And like most of Yosemite, in the winter this trail will be covered with snow and ice, and in the hot summer months, the exposed sections of trail will be very hot. Prepare for the conditions and give the hike a pass if there’s snow and ice.
Garmin InReach Mini 2
I’m a firm believer in carrying a satellite communications device which works where cell phones don’t. I use a Garmin InReach which lets me send text messages back and forth to my family to let them know that I’m okay or if my plans change when I’m out in the backcountry. It also has an SOS subscription built-in so that you can reach first-responders in an emergency. The devices also offer weather reports, GPS, and navigation functionality (what’s the difference between a GPS and satellite communicator?). For a few hundred bucks they could save your life, so for me it’s a no brainer to have something like a Garmin InReach. If you use a smartphone to navigate and want a more affordable option that integrates with your phone easily, check out the ZOLEO.
Latest Prices: Amazon | REI
Altra Lone Peak 6
For most people, the Altra Lone Peak is a solid choice that will leave your feet feeling great at the end of any hike. The feel is cushy and light, and if it had a car equivalent, this would be a Cadillac or Mercedes Sedan. The grip is great and they’re reasonably durable for this type of trail runner, which I think is better in most conditions than a hiking boot, and here’s why. The downside of this shoe is that it won’t last as long as something like the Terraventure 3 or Moab 2 (see alternate footwear choices at the bottom of my gear page). I’ve been using mine for many miles and my feet always feel great. I have a video on the details of the Altra Lone Peak 6 here.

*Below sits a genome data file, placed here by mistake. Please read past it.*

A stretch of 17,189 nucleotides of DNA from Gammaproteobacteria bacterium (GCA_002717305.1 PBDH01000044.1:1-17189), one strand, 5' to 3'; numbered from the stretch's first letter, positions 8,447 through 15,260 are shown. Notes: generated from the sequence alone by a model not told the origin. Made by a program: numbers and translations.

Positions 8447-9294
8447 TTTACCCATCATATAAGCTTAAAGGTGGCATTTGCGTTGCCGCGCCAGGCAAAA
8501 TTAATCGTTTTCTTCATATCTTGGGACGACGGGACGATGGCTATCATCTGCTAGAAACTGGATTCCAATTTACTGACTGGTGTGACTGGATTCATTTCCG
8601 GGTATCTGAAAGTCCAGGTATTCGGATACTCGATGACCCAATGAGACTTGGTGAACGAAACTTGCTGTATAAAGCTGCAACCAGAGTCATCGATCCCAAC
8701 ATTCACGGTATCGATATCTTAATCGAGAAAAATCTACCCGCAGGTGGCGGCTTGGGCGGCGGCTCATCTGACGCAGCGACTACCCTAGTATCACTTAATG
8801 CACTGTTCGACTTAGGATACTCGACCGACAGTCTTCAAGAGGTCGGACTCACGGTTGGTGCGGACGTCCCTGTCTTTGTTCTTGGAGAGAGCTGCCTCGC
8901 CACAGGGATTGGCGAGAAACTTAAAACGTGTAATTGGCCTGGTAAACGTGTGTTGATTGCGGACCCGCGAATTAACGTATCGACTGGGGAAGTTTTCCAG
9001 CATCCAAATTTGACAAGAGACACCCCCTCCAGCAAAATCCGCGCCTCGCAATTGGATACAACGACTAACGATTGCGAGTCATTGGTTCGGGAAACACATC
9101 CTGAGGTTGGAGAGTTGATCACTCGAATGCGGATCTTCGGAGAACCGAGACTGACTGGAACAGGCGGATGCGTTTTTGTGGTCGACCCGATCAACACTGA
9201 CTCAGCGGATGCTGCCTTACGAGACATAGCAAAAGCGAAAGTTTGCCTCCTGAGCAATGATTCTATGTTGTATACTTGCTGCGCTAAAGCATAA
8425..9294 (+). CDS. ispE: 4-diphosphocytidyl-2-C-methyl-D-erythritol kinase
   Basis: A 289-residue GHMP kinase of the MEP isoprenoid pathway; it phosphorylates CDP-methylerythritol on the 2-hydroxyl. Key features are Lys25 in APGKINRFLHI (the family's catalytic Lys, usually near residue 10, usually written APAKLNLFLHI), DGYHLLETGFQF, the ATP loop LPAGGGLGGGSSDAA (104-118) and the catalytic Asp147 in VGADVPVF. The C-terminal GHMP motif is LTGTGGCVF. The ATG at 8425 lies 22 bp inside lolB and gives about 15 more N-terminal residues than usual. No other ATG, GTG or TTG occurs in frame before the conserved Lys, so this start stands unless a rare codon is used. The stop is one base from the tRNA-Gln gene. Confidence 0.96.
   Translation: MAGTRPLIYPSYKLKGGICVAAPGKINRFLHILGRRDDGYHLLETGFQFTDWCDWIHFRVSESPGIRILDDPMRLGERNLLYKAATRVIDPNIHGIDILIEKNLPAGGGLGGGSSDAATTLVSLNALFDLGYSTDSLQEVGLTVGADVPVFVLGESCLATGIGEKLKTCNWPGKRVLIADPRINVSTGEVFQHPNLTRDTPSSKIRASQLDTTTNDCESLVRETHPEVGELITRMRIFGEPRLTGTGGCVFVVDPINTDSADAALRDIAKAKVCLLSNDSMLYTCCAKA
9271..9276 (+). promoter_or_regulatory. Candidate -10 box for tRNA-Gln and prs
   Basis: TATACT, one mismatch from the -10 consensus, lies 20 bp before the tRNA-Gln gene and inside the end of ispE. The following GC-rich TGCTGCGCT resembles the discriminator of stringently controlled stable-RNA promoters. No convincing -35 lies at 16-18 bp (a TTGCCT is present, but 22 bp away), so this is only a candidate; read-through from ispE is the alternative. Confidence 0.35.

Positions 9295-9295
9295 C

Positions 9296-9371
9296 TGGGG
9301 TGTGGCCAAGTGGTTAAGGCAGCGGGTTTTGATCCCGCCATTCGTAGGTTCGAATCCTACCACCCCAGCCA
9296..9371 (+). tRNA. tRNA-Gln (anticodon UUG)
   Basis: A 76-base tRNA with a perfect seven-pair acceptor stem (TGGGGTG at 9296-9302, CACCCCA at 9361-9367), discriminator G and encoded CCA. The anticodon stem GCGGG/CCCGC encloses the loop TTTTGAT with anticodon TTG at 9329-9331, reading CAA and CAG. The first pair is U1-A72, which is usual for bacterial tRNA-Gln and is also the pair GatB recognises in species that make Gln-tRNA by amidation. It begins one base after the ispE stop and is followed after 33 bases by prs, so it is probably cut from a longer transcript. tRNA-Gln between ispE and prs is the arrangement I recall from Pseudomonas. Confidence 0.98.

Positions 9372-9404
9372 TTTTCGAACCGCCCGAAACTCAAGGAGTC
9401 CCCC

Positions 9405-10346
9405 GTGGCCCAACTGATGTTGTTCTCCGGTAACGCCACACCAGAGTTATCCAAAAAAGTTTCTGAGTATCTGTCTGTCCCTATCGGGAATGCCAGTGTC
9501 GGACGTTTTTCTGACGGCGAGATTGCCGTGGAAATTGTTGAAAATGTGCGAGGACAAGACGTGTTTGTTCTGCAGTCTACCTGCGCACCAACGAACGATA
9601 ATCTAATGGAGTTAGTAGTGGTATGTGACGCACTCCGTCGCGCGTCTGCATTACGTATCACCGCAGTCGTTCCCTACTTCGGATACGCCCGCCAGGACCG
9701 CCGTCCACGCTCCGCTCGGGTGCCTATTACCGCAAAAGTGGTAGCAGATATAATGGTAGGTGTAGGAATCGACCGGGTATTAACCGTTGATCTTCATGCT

Women’s Latest Prices: REI | Amazon
Men’s Latest Prices: REI | Amazon
Black Diamond Trail Ergo Cork Trekking Poles
I’ve gone back and forth on trekking poles, but I think for most people they are a good investment. They help you dig in on the uphills, provide stability on loose downhills, act as a brace when crossing streams, and can probably poke away aggressive wildlife in a pinch. The Trail Ergo Cork poles are a good balance of light weight, durability, affordability, and ease of use. If you want something ultralight and a little more pricey, I’ve had great luck with the Black Diamond Z Poles too.
Trail Ergo Poles: REI | Amazon
Z-Poles: REI | Amazon
Gregory Zulu 30 & Jade 28
After testing quite a few backpacks, the Gregory Zulu 30 (and Jade 28 for women) is, for most hikers, the best all-season day-pack. First off, it’s very comfortable, and the mesh “trampoline” back keeps your back dry. Its 30L capacity is enough for all the essentials and plenty of layers for winter hiking. External pockets make it easy to grab gear. It’s hard to find something wrong with the pack; if anything, it could be a bit lighter, but overall, it’s not heavy. And its price-point makes it not only affordable but generally a great value.